FULL REVIEW: Samsung Galaxy S4 review

Samsung Galaxy Note 3

The Samsung Galaxy Note 3 takes the format and continues to refine it. In this 2013 model, there's a cracking 5.7-inch display offering a 1920 x 1080 pixel resolution, giving you 386ppi. It's packed into a frame that measures 151.2 x 79.2 x 8.3mm, making it one of the most compact devices with such an expansive display.

Some might not like the faux leather back, but you can peel that off and swap it out: as well as access the internals to expand the storage or change the battery.

There's plenty of power, thanks to the latest Qualcomm Snapdragon 800 chipset and 3GB of RAM, meaning that everything is slick and smooth. Samsung hasn't ignored the screen space on offer, giving you innovative features through the S Pen to help keep you productive.

You get a lot with the Note 3, but it's also going to cost you a lot at £599. Arguably you can get bigger displays for the same money, but in the Note 3 the blend just feels right. It might be just too big for some.

QUICK VERDICT: There will be some who will dismiss this phone out of hand for being too big. Those people are silly, and will never know what they are missing. The Note 3 is a diamond in the rough, a phone that doesn't just follow that pack, but leads it shouting, "Come on you dozy slowcoaches, at least try to keep up". It has instantly become our go-to Android phone, and will remain so until the Note 4, no doubt.

FULL REVIEW: Samsung Galaxy Note 3 review

LG hasn't had the smoothest run of in the world of modern smartphones, but the LG G2 brings things back into focus. There's heaps of power on offer and a 5.2-inch display crammed into a body that's still fairly compact: LG has banished bezels, so you get more space to play. It's an enormously powerful phone, and is rumoured by some to be the forerunner to the Nexus 5. The point is though, this phone competes brilliantly with the likes of the Samsung Galaxy S4 while offering a more "Android" experience, through a slightly less customised UI.

Some have expressed dislike of the rear-mounted buttons, but they make sense when you're in a call and trying to adjust the volume - far more so, at least, than side mounted buttons do. The biggest problem we had was with the camera, which we just weren't all that impressed by. It's good enough, but the SGS4 beats it easily, and the iPhone is streets ahead.

But best of all, the display is outstanding. LCD screens have great detail, and accurate colours that OLED screens can't claim. And the high-quality audio system will blow you away if you plug in some high-quality music, and some decent headphones. What we like most is that LG hasn't just thrown features at the phone. It's thought about what is missing from current phones, and what customers might like to have, and done its best to incorporate those into the phone. We're sold.

QUICK VERDICT: LG has done it. The G2 really is a compelling alternative to the Samsung Galaxy S4 and even the iPhone. We like LG's take on a phone, we think it has thoughtfully and successfully made a handset that does everything we want, without overloading us with features we don't need. If you've after power and a big display, it's the LG G2 you want. We just wish that camera was better.

READ: LG G2 review

The Motorola Moto G has taken a lot of people by surprise. We've heard the sentiments plenty of times before: performance at a price, without compromise. Motorola, however, went ahead an got it right. The Moto G is a fantastic smartphone and incredible value for money that's difficult to ignore.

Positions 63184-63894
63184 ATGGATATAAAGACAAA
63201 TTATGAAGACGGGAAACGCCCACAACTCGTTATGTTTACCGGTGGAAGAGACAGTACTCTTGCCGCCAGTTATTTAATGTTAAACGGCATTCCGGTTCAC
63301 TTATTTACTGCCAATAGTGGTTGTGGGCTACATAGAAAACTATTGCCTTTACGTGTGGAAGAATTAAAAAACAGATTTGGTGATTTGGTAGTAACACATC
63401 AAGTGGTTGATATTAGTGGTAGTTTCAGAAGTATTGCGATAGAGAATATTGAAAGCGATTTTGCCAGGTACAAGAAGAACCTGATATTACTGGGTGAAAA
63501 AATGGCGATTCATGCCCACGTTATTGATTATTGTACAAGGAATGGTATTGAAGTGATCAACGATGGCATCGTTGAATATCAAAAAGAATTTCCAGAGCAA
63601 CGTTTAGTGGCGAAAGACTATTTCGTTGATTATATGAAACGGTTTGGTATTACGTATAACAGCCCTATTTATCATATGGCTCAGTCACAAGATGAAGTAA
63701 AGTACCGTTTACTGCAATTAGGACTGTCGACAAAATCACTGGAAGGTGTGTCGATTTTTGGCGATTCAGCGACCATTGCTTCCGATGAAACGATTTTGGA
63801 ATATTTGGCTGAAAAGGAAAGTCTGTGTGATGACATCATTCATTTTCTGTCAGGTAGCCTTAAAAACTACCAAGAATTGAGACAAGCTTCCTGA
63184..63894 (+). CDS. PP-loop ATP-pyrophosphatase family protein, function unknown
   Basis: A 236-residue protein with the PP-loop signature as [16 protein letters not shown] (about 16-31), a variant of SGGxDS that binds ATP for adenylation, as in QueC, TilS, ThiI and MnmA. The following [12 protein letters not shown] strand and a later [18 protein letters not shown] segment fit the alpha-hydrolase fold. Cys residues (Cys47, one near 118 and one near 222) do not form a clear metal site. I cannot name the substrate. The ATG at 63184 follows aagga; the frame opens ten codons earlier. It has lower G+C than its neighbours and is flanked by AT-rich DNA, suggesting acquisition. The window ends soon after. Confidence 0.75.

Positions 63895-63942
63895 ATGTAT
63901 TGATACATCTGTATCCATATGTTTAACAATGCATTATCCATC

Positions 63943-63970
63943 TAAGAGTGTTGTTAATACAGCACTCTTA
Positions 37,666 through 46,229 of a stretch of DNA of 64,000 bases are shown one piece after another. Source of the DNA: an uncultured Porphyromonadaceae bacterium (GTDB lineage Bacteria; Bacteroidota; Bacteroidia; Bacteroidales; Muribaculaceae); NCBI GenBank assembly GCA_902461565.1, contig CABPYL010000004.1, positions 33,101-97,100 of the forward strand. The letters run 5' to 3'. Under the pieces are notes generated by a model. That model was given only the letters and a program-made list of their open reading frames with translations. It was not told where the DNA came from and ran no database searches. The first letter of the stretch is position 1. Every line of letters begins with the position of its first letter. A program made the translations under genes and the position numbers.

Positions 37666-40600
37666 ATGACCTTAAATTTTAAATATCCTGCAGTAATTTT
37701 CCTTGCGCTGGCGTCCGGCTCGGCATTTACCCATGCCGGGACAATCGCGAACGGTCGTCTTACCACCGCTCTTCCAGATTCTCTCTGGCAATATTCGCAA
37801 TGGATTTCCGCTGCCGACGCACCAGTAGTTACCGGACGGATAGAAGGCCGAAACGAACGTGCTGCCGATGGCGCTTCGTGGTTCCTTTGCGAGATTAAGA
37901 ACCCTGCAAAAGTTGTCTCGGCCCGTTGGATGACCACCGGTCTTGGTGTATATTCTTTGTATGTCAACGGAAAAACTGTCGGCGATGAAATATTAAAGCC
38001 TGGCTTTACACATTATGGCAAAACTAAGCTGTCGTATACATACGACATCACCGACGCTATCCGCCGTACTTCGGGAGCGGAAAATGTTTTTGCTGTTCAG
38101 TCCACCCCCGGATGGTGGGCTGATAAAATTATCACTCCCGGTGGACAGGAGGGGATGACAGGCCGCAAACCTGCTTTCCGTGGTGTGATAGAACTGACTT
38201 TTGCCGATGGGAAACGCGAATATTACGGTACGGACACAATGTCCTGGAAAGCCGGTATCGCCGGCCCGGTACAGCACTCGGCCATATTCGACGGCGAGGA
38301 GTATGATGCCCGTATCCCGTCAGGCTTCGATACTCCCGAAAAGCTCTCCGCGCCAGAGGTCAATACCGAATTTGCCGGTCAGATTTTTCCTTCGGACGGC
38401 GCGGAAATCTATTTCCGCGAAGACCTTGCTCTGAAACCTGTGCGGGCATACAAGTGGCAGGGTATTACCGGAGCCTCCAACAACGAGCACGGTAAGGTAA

Take the price out of the equation and you don't feel let down, however. Design is great, the display is excellent and there's plenty of power too. Yes, it will be out-performed by any number of handsets, but those are handsets that will cost you twice as much.

We're really impressed with what you get in the Moto G. It's a great handset and no matter what your budget, if you're after a smartphone for daily use, then this phone pretty much does it. It's fast, the display is lovely and the camera will give you some decent shots too. There's also a guarantee that an Android 4.4 update will be delivered in January 2014.

QUICK VERDICT: A great handset for an affordable price, that delivers a fantastic display, good performance, great design and brilliant customising options.

FULL REVIEW: Motorola Moto G review

The HTC One is a triumph of design and sumptuous to hold. It balances size with practicality, making it a great all-rounder: there's space to play, but you're not grappling with something that feels too large. There's a stunning 4.7-inch display on the front, with a Full HD resolution, so Android looks pin sharp, delivering some of the best quality visuals you'll find on a smartphone.

It might not have the most-powerful hardware inside, but it still skips through daily tasks with ease, but if out-and-out power is what you're after, you might want to look at what's on offer elsewhere.

HTC Sense has been refined with a lot of the clutter removed to focus on the essential features. There's an elegance and sophistication to HTC's flagship phone for 2013, making it a pleasure to use.

The camera might not be the best for straight photos, but the unique features it offers are really fun. This is paired with stunning sound quality that's best-in-class to result in a smartphone that covers all bases.

The HTC One was awarded Best Smartphone 2013 in the 10th Annual Pocket-lint Awards and more recently, HTC has announced a One with a removable back, so it will take microSD.

QUICK VERDICT: HTC has a history of making good phones, so the HTC One doesn't comes as a surprise to us. It's a fantastic Android smartphone and is well worthy of your consideration if you're in the market for a premium device.